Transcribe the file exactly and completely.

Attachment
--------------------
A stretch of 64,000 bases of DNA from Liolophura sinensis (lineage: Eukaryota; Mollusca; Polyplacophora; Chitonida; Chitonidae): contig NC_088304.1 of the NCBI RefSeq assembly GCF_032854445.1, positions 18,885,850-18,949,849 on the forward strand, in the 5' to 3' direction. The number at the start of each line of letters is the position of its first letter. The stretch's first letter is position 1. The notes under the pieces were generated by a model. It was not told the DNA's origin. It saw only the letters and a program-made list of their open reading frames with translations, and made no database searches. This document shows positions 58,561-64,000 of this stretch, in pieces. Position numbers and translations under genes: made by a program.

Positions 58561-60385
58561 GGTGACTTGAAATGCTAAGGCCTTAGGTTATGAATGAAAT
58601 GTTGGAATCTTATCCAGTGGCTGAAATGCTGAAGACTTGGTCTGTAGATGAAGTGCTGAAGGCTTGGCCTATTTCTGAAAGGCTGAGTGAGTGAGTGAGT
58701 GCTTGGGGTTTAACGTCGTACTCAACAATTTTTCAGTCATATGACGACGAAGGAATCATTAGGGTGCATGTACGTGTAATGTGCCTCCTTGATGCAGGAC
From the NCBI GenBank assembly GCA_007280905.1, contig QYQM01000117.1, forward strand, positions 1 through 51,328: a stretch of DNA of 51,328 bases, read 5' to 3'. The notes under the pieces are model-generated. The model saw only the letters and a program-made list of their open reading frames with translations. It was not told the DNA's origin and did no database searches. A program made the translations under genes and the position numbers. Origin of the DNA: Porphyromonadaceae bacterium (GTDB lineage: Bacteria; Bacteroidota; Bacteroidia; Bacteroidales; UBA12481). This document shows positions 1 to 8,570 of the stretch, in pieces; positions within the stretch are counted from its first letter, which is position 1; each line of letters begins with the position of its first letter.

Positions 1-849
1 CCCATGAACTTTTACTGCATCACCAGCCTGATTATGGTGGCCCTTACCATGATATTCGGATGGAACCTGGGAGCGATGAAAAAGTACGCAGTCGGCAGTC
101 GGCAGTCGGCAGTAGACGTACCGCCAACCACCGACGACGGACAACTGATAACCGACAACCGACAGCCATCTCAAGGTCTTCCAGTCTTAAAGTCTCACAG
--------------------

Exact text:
A stretch of 64,000 bases of DNA from Liolophura sinensis (lineage: Eukaryota; Mollusca; Polyplacophora; Chitonida; Chitonidae): contig NC_088304.1 of the NCBI RefSeq assembly GCF_032854445.1, positions 18,885,850-18,949,849 on the forward strand, in the 5' to 3' direction. The number at the start of each line of letters is the position of its first letter. The stretch's first letter is position 1. The notes under the pieces were generated by a model. It was not told the DNA's origin. It saw only the letters and a program-made list of their open reading frames with translations, and made no database searches. This document shows positions 58,561-64,000 of this stretch, in pieces. Position numbers and translations under genes: made by a program.

Positions 58561-60385
58561 GGTGACTTGAAATGCTAAGGCCTTAGGTTATGAATGAAAT
58601 GTTGGAATCTTATCCAGTGGCTGAAATGCTGAAGACTTGGTCTGTAGATGAAGTGCTGAAGGCTTGGCCTATTTCTGAAAGGCTGAGTGAGTGAGTGAGT
58701 GCTTGGGGTTTAACGTCGTACTCAACAATTTTTCAGTCATATGACGACGAAGGAATCATTAGGGTGCATGTACGTGTAATGTGCCTCCTTGATGCAGGAC
From the NCBI GenBank assembly GCA_007280905.1, contig QYQM01000117.1, forward strand, positions 1 through 51,328: a stretch of DNA of 51,328 bases, read 5' to 3'. The notes under the pieces are model-generated. The model saw only the letters and a program-made list of their open reading frames with translations. It was not told the DNA's origin and did no database searches. A program made the translations under genes and the position numbers. Origin of the DNA: Porphyromonadaceae bacterium (GTDB lineage: Bacteria; Bacteroidota; Bacteroidia; Bacteroidales; UBA12481). This document shows positions 1 to 8,570 of the stretch, in pieces; positions within the stretch are counted from its first letter, which is position 1; each line of letters begins with the position of its first letter.

Positions 1-849
1 CCCATGAACTTTTACTGCATCACCAGCCTGATTATGGTGGCCCTTACCATGATATTCGGATGGAACCTGGGAGCGATGAAAAAGTACGCAGTCGGCAGTC
101 GGCAGTCGGCAGTAGACGTACCGCCAACCACCGACGACGGACAACTGATAACCGACAACCGACAGCCATCTCAAGGTCTTCCAGTCTTAAAGTCTCACAG